Category Archives: Python

Building Pandas from source: conflicting types for ‘_xgetbv’ (while building BLOSC)

Quick note: I tried building pandas from source (Fedora 30).

During

$ python -m pip install -r requirements-dev.txt

I ran into

blosc/shuffle.c:177:1: error: conflicting types for ‘_xgetbv’

A little more context:

$ python -m pip install -r requirements-dev.txt
 
[...]
 
Installing collected packages: blosc, bottleneck, numexpr, soupsieve, beautifulsoup4, llvmlite, numba, thrift, fastparquet, html5lib, lxml, jdcal, et-xmlfile, openpyxl, pyarrow, PyQt5-sip, pyqt5, tables, python-snappy, s3fs, sqlalchemy, xarray, xlrd, xlsxwriter, xlwt, odfpy, pyreadstat, pandas-sphinx-theme
  Running setup.py install for blosc ... error
    Complete output from command /home/jp/.pyenv/versions/374-pandas-dev/bin/python -u -c "import setuptools, tokenize;__file__='/tmp/pip-install-fydbjk8m/blosc/setup.py';f=getattr(tokenize, 'open', open)(__file__);code=f.read().replace('\r\n', '\n');f.close();exec(compile(code, __file__, 'exec'))" install --record /tmp/pip-record-x9bwxqkv/install-record.txt --single-version-externally-managed --compile --install-headers /home/jp/.pyenv/versions/374-pandas-dev/include/site/python3.7/blosc:
    SSE2 detected
    AVX2 detected
    running install
    running build
    running build_py
    creating build
    creating build/lib.linux-x86_64-3.7
    creating build/lib.linux-x86_64-3.7/blosc
 
[...]
 
    c-blosc/blosc/shuffle.c:177:1: error: conflicting types for ‘_xgetbv’
      177 | _xgetbv(uint32_t xcr) {
          | ^~~~~~~
    In file included from /usr/lib/gcc/x86_64-redhat-linux/9/include/immintrin.h:43,
                     from c-blosc/blosc/blosc-common.h:71,
                     from c-blosc/blosc/shuffle.h:18,
                     from c-blosc/blosc/shuffle.c:10:
    /usr/lib/gcc/x86_64-redhat-linux/9/include/xsaveintrin.h:60:1: note: previous definition of ‘_xgetbv’ was here
       60 | _xgetbv (unsigned int __A)
          | ^~~~~~~
    In file included from c-blosc/blosc/shuffle.c:11:
    c-blosc/blosc/shuffle-generic.h:61:13: warning: ‘unshuffle_generic_inline’ defined but not used [-Wunused-function]
       61 | static void unshuffle_generic_inline(const size_t type_size,
          |             ^~~~~~~~~~~~~~~~~~~~~~~~
    c-blosc/blosc/shuffle-generic.h:32:13: warning: ‘shuffle_generic_inline’ defined but not used [-Wunused-function]
       32 | static void shuffle_generic_inline(const size_t type_size,
          |             ^~~~~~~~~~~~~~~~~~~~~~
    error: command 'gcc' failed with exit status 1

The python-blosc documentation says :

Compiler specific optimisations are automatically enabled by inspecting the CPU flags building Blosc. They can be manually disabled by setting the following environmental variables: DISABLE_BLOSC_SSE2 and DISABLE_BLOSC_AVX2.

I ignorantly retried building with AVX2 instructions disabled:

$ DISABLE_BLOSC_AVX2=true pip install blosc
Collecting blosc
  Using cached https://files.pythonhosted.org/packages/6d/3b/2b707cd330a205ba5c69b5e8bfa9c05691442e45ce9ce882c4c8d343e61a/blosc-1.8.1.tar.gz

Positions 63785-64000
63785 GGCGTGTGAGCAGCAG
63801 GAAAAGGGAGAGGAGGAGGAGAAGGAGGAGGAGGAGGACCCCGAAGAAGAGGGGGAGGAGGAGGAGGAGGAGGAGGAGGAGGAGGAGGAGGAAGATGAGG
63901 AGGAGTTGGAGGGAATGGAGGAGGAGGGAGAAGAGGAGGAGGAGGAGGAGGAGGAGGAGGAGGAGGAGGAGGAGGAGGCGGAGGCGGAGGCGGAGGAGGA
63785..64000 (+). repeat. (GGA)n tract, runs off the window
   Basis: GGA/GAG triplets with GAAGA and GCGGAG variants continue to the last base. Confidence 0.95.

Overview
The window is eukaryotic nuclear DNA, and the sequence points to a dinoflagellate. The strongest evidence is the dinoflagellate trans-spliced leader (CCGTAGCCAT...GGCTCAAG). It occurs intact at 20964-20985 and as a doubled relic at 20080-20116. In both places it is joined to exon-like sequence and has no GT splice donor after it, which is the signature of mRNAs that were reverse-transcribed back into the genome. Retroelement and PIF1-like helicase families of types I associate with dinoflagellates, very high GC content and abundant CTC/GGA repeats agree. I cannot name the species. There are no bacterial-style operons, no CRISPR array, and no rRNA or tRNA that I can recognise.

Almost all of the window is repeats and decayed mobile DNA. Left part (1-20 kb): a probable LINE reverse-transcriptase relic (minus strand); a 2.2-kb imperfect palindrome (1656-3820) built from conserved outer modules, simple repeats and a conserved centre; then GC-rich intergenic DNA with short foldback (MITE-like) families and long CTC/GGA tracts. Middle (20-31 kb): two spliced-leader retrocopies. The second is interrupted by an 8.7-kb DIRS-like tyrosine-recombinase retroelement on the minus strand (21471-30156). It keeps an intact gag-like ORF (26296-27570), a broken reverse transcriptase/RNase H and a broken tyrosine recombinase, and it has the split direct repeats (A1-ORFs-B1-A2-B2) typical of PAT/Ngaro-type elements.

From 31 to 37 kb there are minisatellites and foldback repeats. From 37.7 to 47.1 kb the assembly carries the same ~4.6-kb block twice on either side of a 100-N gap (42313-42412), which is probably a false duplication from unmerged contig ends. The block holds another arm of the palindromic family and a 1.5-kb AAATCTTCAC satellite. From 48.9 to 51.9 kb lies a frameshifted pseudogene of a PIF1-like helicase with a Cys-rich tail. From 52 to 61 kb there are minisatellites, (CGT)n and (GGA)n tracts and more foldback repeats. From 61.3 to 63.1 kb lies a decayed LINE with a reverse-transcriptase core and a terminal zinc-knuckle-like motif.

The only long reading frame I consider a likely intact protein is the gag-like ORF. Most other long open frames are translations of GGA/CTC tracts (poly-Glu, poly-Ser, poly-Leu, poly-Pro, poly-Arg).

Installing collected packages: blosc
  Running setup.py install for blosc ... done
Successfully installed blosc-1.8.1
$ python -m pip install -r requirements-dev.txt
...
$ python setup.py build_ext --inplace -j 4
...

That worked. In my development setup I do not care about BLOSC performance, which is why I am OK with that workaround.

By the way, I needed to set up the following dependencies on Fedora 30:

sudo dnf install @development-tools
sudo dnf install libzstd-devel gcc-c++ snappy-devel

pyenv has proven itself over the years

Back around 2010 I was manually managing production-critical CPython installations, compiled in special ways. I learned a lot about how to properly isolate Python installations from each other. I also learned how important it is to never confuse a “system Python” (as many Linux distributions have one) with a Python build that you can be in control of. Since then I have never touched a system Python anymore (it is the system’s Python after all, and none of my business).

For developing, testing, and running my software, I needed to manage custom Python installations. That involved building CPython from source, many times. At some point around 2015 I adopted pyenv for doing exactly that. Back then, I also adopted pyenv-virtualenv for managing so-called “virtual environments” derived from the individual Python builds managed by pyenv.

I come to say: this method has been a joy to use over the last years. It has never let me down; it has always provided me with simplicity, reliability, a predictable outcome based on which serious engineering work could be done. I have adopted it for continuous integration pipelines; I use it for building container images, towards more reproducible test environments. It always works.

I want to share the boring stuff I did today with pyenv/pyenv-virtualenv, as I have done it for years, always with a smile, thinking and appreciating “that just worked as expected”.

Today, for a program I am developing right now, I wanted to set up a CPython 3.6.9 build, with a virtual environment derived from it to install specific dependencies into it. I started with